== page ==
Take the garment and textile industries, for example, now a source of more than 40% of Hong Kong's industrial employment and export. For decades, the bargain basements of America have been stocked with clothes labeled Made in Hong Kong. But today, it is just as likely those garments were made in China, where labor rates are as little as one-third those of the British crown colony. Many of these Chinese factories were started in collaboration with Hong Kong manufacturers, financed through Hong Kong banks, and sold through Hong Kong agents. Indeed, by some accounts, Hong Kong today is the source for roughly 60% of the direct foreign investment in China.

While Chinese manufacturers are moving into the low end of the garment trade, Hong Kong is moving upscale. Today, Hong Kong manufactures high fashion for the likes of Giorgio Armani, Abercrombie & Fitch, and Christian Dior. And like Japan in the late 1970s, it is also developing its own fashion designers and stylists.

Eddie Lau is one of them. Born into a working-class family, Lau left school at 13 to work in one of the city's garment factories, but by his early twenties, he was designing and sewing clothes for Hong Kong's secretaries from his own 100-square-foot studio. Now 34, Lau designs high-fashion clothes, manufactured in local factories, for trendy boutiques as far away as Europe and Japan. But increasingly his most important client is the Chinese government, which is seeking to develop an original look for its own burgeoning garment industry.

"Together, Hong Kong and China will emerge as the new fashion center," predicts Lau as he sits in his posh Kowloon boutique. "When China takes over, we will have an identity to match with our skills. China will need designers to reach out to the world, and they will find them here."

As with garments, so too technology. Like their rag-business cousins, Hong Kong's electronics manufacturers also see China as the natural base for their own move into higher-value production and services. "We are perfectly placed to provide the interface between China and the West," notes Stephen Cheong, one of Hong Kong's leading political figures. "For 30 years, we have developed and absorbed modern technology while China was cut off. Now, we have the educated people, the technicians, and the managers to tap China's resources and markets. This is our future role."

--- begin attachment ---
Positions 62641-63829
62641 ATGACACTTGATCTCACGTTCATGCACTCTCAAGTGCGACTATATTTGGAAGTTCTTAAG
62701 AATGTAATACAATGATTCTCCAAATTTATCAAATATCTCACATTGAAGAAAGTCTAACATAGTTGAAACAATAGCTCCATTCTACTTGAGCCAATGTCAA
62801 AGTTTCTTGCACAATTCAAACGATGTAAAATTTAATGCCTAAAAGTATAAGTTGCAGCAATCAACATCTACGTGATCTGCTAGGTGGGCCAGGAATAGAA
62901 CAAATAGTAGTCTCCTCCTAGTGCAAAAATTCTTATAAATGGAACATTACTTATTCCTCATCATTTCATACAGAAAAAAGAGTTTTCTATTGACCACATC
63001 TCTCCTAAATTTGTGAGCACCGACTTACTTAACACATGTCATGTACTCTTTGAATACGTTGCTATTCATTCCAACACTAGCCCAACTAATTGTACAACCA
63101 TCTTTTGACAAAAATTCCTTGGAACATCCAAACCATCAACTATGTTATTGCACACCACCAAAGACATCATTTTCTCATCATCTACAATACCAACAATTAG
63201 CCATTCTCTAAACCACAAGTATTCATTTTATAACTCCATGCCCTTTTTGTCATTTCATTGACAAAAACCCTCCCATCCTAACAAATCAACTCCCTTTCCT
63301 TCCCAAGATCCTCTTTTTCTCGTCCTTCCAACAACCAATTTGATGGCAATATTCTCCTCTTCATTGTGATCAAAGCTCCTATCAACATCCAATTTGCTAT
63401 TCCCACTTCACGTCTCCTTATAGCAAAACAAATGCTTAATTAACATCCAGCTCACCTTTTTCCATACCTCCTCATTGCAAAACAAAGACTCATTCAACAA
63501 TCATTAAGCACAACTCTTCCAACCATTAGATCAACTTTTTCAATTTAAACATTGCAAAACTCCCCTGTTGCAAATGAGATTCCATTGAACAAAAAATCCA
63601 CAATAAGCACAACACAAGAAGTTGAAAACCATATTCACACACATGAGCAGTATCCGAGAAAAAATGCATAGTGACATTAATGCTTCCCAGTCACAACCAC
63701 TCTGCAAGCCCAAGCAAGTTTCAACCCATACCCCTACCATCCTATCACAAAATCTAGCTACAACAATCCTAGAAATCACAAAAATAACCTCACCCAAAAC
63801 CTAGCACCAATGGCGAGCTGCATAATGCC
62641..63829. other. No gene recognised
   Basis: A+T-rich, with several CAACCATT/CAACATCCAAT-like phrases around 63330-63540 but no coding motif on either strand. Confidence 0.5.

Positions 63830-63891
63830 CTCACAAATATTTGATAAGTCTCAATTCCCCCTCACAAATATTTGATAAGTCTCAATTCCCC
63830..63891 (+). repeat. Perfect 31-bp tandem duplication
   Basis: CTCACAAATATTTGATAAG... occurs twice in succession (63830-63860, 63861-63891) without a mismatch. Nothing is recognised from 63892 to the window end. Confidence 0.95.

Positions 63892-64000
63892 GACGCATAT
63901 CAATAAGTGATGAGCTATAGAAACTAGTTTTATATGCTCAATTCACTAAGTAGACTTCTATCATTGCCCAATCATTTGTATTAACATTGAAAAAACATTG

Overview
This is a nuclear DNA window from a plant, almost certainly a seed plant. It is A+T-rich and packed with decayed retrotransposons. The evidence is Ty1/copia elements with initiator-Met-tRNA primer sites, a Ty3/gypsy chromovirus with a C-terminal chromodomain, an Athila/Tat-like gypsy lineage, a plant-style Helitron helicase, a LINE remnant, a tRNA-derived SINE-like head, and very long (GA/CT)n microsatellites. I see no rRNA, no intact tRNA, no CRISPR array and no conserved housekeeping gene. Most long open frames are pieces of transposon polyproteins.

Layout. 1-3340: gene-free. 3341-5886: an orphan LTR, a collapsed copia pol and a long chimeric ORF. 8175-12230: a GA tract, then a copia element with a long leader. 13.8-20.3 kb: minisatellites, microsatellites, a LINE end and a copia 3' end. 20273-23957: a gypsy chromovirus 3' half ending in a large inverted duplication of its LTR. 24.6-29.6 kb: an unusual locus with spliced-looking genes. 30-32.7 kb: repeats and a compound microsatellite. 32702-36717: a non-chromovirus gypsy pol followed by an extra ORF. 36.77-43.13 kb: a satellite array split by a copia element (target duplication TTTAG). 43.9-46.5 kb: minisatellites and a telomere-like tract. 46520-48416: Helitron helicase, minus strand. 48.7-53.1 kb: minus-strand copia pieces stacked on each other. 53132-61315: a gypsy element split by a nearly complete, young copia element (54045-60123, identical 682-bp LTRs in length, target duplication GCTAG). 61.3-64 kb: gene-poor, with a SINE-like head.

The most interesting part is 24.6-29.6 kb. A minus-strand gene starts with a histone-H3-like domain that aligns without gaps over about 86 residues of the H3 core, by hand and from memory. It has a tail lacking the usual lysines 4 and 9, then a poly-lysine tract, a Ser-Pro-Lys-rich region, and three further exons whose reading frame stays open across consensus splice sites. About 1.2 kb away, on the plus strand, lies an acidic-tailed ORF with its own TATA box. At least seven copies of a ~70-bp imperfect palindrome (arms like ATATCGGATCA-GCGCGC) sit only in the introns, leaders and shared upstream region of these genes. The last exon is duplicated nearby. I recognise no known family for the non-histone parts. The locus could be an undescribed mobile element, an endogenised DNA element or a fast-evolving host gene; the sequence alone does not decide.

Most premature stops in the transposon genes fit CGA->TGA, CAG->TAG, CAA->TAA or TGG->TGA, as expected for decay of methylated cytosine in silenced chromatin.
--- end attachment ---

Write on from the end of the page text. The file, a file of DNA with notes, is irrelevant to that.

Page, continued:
Cheong is already busy building that future. Along with his associate Allen Lee -- a former high-ranking executive with Ampex Corp., in the Far East -- Cheong is building a new factory in Dongguan, in South China, to produce laminates for printed circuit boards. When it is completed early this year, this $8-million factory will, for the first time, give the People's Republic of China a capacity to produce materials for printed circuit boards that meet IBM's standards. And with it, China and its Hong Kong partners will gain entry to a huge potential market -- a $300-million market in the Far East alone.

Perhaps even more than the people of Hong Kong and Singapore, the Chinese are sensitive to issues of economic imperialism, especially from Japan and the West. In the short run, the new entrepreneurial managers of the Chinese economy will probably be content to offer a manufacturing platform for more developed trading partners, both in Asia and in the West. But like the entrepreneurs of Singapore and Hong Kong, they look confidently to the day when the Chinese will design, develop, and market their own product lines -- for internal consumption and eventually for export.

"We will start with just the assembly, the simple part," predicts Wang Guorun, vice-mayor of Dongguan. "Then we will move on. We are building the firm foundation for a major electronics industry here. We want to produce it and design it all right here. We will make that leap in a very short time."

Last updated: Jan 1, 1987